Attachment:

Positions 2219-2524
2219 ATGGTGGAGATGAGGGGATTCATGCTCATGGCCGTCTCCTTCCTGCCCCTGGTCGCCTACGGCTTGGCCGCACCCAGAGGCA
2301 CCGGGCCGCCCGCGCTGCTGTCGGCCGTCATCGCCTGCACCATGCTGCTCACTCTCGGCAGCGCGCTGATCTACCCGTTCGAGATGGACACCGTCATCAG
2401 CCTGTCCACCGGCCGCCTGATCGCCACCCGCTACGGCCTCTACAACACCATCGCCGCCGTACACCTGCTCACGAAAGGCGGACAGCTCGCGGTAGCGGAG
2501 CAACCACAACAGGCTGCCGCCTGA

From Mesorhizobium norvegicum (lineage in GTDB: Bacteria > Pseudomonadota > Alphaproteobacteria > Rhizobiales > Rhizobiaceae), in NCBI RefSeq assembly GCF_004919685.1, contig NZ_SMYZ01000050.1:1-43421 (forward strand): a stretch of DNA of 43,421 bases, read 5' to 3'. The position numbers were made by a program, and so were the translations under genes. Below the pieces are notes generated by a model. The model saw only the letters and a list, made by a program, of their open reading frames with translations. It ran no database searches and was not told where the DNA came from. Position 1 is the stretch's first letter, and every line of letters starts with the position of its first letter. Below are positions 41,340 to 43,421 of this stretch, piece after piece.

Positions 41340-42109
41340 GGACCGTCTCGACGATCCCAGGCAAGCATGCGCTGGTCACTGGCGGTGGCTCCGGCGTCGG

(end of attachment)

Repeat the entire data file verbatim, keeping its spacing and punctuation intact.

Positions 2219-2524
2219 ATGGTGGAGATGAGGGGATTCATGCTCATGGCCGTCTCCTTCCTGCCCCTGGTCGCCTACGGCTTGGCCGCACCCAGAGGCA
2301 CCGGGCCGCCCGCGCTGCTGTCGGCCGTCATCGCCTGCACCATGCTGCTCACTCTCGGCAGCGCGCTGATCTACCCGTTCGAGATGGACACCGTCATCAG
2401 CCTGTCCACCGGCCGCCTGATCGCCACCCGCTACGGCCTCTACAACACCATCGCCGCCGTACACCTGCTCACGAAAGGCGGACAGCTCGCGGTAGCGGAG
2501 CAACCACAACAGGCTGCCGCCTGA

From Mesorhizobium norvegicum (lineage in GTDB: Bacteria > Pseudomonadota > Alphaproteobacteria > Rhizobiales > Rhizobiaceae), in NCBI RefSeq assembly GCF_004919685.1, contig NZ_SMYZ01000050.1:1-43421 (forward strand): a stretch of DNA of 43,421 bases, read 5' to 3'. The position numbers were made by a program, and so were the translations under genes. Below the pieces are notes generated by a model. The model saw only the letters and a list, made by a program, of their open reading frames with translations. It ran no database searches and was not told where the DNA came from. Position 1 is the stretch's first letter, and every line of letters starts with the position of its first letter. Below are positions 41,340 to 43,421 of this stretch, piece after piece.

Positions 41340-42109
41340 GGACCGTCTCGACGATCCCAGGCAAGCATGCGCTGGTCACTGGCGGTGGCTCCGGCGTCGG